The overuse of antibiotics in nursing homes come from wrong drug dose, wrong duration or unnecessary use for the patient. The Center for Disease Control and Prevention claims overused antibiotics over time lose their effectiveness against infections. They were designed to treat. The CDC states antibiotics are prescribed incorrectly to ailing nursing home residents 75% of the time.

In the Journal News – USA Today, on October 18, 2015 published an article by Lisa Gillespie entitled “Nursing home residents face risks from antibiotics misuse”. The article points out that an antibiotic resistant infections threaten everyone but elderly people in nursing homes are especially at risk because their bodies don’t fight infections as well. The CDC counts 18 top antibiotic resistant infections that sicken more than 2 million people a year and kill 23,000 people.

The CDC states studies have estimated antibiotics are prescribed inappropriately 40% to 75% of the time in nursing homes. The CDC has launched a public education campaign for nursing homes aimed at preventing more bacterial and viral infection from starting and stopping other infections from spreading. A similar effect is being done for hospitals. The CDC worries that every time someone takes antibiotics sensitive bacteria are killed but resistant bacteria survive and multiply and can spread to other people. Repeated use of antibiotics promotes antibiotic resistant bacteria. Taking antibiotics for ailments, the drug weren’t made to treat, contributes to antibiotic resistance.

Antibiotics also wipe out the body’s good infection fighting bacteria along with the bad. When this occurs, such infections as Clostridium difficle can get out of control which leads to serious diarrhea that each yet puts 250,000 people in the hospital and kill 15,000 people. Healthcare facilities already have infection control procedures such as providing private rooms and toilets for infected individuals. The CDC is pushing the nursing homes to track how many and what antibiotics they prescribe monthly and what occurs to the patient including side effects. The CDC has also recommended putting someone in charge of antibiotic policies.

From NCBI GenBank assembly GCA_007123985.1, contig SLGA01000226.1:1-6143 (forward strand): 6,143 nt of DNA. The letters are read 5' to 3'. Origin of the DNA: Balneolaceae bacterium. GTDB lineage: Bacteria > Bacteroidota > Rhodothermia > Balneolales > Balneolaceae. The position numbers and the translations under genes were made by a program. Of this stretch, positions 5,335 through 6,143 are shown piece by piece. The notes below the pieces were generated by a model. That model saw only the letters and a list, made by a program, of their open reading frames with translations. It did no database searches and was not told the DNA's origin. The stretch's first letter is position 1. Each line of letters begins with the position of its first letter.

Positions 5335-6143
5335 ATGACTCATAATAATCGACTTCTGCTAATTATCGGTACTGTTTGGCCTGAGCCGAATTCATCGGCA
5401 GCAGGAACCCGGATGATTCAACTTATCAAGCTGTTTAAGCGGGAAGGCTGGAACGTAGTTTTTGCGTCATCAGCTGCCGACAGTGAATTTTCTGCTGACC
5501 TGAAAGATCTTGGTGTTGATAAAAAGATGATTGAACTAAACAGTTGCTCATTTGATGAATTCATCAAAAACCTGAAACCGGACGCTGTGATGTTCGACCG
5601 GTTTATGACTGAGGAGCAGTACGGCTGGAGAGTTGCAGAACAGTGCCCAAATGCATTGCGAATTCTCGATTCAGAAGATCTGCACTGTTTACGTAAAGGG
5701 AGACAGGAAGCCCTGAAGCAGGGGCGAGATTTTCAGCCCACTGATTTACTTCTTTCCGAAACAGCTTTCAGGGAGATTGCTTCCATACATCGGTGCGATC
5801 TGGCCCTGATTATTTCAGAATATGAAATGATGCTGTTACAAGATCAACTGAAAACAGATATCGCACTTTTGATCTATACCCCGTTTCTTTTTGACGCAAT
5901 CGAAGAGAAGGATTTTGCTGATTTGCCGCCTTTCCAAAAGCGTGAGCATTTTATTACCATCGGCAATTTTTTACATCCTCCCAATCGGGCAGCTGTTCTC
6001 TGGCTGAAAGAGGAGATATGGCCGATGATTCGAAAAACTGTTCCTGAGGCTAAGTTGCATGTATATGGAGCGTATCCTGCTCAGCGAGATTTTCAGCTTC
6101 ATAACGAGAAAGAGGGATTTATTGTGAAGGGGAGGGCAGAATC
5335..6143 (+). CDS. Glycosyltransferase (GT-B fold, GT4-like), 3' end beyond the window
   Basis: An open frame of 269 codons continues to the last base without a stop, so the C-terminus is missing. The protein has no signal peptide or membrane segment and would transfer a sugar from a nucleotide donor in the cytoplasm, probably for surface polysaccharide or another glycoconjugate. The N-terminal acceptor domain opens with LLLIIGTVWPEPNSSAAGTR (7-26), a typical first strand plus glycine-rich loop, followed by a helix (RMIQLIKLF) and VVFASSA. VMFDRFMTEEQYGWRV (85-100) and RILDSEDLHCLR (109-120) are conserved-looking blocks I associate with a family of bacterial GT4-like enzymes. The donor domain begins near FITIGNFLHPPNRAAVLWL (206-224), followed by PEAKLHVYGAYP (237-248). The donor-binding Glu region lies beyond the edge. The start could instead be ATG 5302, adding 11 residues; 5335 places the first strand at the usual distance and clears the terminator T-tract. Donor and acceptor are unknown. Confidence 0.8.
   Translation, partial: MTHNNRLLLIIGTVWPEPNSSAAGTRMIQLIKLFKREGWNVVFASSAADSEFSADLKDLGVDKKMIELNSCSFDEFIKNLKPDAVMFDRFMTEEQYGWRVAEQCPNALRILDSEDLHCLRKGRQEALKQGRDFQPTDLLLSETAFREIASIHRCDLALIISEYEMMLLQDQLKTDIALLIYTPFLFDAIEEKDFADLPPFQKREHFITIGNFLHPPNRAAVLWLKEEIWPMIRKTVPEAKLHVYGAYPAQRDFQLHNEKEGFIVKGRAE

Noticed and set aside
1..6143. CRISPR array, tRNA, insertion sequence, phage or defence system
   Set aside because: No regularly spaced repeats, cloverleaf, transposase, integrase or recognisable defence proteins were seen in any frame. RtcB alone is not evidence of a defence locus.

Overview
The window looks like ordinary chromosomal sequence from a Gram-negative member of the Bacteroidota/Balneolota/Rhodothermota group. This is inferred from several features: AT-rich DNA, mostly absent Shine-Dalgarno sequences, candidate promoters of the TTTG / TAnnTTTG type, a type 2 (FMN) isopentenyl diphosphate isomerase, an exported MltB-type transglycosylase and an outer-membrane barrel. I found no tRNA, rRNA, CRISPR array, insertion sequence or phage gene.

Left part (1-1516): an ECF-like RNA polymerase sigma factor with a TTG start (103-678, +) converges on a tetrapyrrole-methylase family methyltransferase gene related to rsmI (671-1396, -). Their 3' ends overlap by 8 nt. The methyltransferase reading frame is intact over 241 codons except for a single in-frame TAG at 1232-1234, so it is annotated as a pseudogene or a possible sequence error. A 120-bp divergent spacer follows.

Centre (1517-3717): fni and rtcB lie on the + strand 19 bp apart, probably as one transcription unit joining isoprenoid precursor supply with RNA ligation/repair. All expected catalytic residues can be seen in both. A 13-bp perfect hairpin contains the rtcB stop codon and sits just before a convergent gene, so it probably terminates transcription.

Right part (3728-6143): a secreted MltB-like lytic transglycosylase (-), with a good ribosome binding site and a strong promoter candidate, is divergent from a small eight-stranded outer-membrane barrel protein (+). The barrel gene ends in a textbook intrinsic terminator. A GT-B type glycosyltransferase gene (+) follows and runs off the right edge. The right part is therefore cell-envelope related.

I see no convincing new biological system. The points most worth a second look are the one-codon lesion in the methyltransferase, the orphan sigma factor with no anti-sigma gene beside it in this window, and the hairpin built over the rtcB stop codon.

Victoria Walter, Chief Medical Officer of Evangelical Lutheran Good Samaritan Society, a not for profit company that offers senior care services in many states, states “there is a real fear of under treatment and that is better to err on the safe side and that means treating with antibiotics but forgetting about all the harms. But giving away antibiotics can be just as harmful as not”. Doctors and nurses may go along because they don’t know either and it is easier to treat then not. David Nace, Director of Long Term Care at The University of Pittsburgh who contributed to the CDC guidelines states “practitioners are guilty of saying “it’s just an antibiotic … we don’t appreciate the real threat”.

In addition to creating antibiotic resistant bacteria and causing C-diff infections, antibiotics can produce allergic reactions and interfere with other drugs a nursing home resident is taking. Those risks aren’t always fully considered says Christopher Ernich, a hospital epidemiologist. “Bad antibiotics effects don’t come until weeks or months later”.
If you or a loved one confined to a nursing home, you must be proactive and question the liberal use of antibiotics when sick. If you or a love one has been over treated by antibiotics in a nursing home that leads to resisted infections or death, call the Office of Dominick J. Robustelli & Associates at (914) 288-0800 or visit our website at

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